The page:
Ear Infection (Otitis Media) in Teens: Care Instructions

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Your Care Instructions

Picture of the anatomy of the ear

An ear infection may start with a cold and affect the middle ear (otitis media). It can hurt a lot. Most ear infections clear up on their own in a couple of days and do not need antibiotics. Also, antibiotics do not work against viruses, which may be the cause of your infection. Regular doses of pain relievers are the best way to reduce your fever and help you feel better.

Follow-up care is a key part of your treatment and safety. Be sure to make and go to all appointments, and call your doctor or nurse call line if you are having problems. It's also a good idea to know your test results and keep a list of the medicines you take.

How can you care for yourself at home?

  • Take pain medicines exactly as directed.
    • If the doctor gave you a prescription medicine for pain, take it as prescribed.
    • If you are not taking a prescription pain medicine, take an over-the-counter medicine, such as acetaminophen (Tylenol), ibuprofen (Advil, Motrin), or naproxen (Aleve). Read and follow all instructions on the label. No one younger than 18 should take aspirin. It has been linked to Reye syndrome, a serious illness.
    • Do not take two or more pain medicines at the same time unless the doctor told you to. Many pain medicines have acetaminophen, which is Tylenol. Too much acetaminophen (Tylenol) can be harmful.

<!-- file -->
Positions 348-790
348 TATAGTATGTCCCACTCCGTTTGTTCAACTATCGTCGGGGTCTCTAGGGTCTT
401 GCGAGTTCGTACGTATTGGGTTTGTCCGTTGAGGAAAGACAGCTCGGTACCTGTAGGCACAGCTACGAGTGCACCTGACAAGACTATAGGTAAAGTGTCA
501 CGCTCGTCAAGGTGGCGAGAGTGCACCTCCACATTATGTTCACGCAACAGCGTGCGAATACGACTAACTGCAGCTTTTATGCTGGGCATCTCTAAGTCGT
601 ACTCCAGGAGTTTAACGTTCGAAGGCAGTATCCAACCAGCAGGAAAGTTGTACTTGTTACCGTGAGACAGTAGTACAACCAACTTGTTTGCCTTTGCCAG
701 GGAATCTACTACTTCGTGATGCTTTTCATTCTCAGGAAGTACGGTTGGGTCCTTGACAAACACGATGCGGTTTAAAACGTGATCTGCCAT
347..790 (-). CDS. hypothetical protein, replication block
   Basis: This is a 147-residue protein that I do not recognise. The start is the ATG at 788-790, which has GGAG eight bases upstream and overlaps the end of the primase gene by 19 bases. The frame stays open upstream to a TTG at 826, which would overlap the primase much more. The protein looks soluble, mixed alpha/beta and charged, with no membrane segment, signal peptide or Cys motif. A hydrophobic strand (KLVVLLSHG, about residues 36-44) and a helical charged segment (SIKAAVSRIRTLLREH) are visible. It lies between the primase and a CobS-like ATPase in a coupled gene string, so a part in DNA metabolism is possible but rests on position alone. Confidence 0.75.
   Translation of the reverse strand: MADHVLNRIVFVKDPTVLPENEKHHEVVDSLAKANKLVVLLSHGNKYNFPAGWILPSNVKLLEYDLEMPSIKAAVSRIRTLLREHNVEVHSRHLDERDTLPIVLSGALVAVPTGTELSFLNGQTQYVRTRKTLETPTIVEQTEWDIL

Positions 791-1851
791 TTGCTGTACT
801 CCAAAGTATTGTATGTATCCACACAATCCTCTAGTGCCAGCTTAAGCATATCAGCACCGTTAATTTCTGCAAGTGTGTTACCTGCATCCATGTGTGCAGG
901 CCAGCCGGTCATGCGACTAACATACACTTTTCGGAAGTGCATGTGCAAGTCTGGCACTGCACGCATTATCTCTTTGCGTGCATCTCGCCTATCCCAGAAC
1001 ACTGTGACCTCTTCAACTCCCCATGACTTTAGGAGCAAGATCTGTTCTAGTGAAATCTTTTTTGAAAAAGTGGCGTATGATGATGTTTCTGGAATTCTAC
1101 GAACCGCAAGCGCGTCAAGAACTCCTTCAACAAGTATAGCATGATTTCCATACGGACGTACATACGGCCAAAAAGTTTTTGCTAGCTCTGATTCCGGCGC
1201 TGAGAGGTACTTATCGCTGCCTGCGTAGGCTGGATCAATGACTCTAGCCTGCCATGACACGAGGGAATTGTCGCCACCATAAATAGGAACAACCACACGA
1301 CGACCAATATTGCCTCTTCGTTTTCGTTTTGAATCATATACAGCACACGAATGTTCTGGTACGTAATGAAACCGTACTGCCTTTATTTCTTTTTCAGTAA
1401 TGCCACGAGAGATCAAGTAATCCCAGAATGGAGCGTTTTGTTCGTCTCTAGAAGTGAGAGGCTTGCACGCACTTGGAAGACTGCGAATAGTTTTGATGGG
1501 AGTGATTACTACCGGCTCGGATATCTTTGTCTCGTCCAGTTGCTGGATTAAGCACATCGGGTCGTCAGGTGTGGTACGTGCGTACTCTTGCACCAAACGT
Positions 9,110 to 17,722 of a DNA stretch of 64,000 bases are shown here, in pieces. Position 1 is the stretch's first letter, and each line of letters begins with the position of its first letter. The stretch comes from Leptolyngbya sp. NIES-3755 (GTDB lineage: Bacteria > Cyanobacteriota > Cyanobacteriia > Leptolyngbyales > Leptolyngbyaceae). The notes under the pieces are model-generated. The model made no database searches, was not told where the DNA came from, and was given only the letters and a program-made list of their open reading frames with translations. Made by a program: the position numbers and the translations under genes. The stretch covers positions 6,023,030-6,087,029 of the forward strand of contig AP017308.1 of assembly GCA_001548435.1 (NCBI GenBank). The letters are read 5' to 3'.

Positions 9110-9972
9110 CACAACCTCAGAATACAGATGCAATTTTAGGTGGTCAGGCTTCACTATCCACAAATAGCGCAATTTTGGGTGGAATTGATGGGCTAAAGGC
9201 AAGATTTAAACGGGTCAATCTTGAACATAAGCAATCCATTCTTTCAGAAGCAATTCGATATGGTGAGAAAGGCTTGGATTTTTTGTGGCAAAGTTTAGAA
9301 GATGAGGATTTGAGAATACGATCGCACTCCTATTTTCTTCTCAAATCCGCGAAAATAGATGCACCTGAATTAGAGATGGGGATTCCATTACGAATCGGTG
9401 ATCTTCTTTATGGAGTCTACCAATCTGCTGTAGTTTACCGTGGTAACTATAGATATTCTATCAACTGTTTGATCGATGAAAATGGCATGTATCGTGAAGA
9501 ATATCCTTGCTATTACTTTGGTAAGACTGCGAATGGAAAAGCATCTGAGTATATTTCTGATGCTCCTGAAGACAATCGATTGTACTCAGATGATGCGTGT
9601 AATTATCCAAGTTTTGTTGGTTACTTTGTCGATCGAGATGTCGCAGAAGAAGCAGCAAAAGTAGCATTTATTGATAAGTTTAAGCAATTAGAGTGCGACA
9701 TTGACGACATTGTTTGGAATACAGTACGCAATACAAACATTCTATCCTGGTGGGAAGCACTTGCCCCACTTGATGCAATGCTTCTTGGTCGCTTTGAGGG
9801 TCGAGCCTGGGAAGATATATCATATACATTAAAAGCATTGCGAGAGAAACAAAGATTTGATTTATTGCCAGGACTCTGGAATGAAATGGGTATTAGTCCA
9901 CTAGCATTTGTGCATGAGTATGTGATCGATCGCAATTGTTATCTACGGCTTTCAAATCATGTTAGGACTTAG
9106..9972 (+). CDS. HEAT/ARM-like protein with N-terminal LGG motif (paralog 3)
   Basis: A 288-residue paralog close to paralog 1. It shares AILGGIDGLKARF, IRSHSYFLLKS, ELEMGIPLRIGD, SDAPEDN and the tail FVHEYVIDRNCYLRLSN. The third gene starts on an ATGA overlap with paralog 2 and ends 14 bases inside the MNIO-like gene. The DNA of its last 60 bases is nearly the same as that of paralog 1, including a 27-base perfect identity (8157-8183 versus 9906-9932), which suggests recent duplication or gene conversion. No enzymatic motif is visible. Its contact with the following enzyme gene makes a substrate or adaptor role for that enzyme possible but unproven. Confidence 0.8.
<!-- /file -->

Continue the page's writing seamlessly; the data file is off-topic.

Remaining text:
• Plan to take a full dose of pain reliever before bedtime. Getting enough sleep will help you get better.
  • Try a warm, moist face cloth on the ear to see if it helps relieve pain.
  • If your doctor prescribed antibiotics, take them as directed. Do not stop taking them just because you feel better. You need to take the full course of antibiotics.

When should you call for help?

Call your doctor or nurse call line now or seek immediate medical care if:

  • You have worsening symptoms of infection, such as:
    • Increased pain, swelling, warmth, or redness.
    • Red streaks leading from the area.
    • Pus draining from the area.
    • A fever.

Watch closely for changes in your health, and be sure to contact your doctor or nurse call line if:

  • You have new or worse discharge coming from your ear.
  • You do not get better as expected.

Where can you learn more?

Go to https://www.healthwise.net/patientEd

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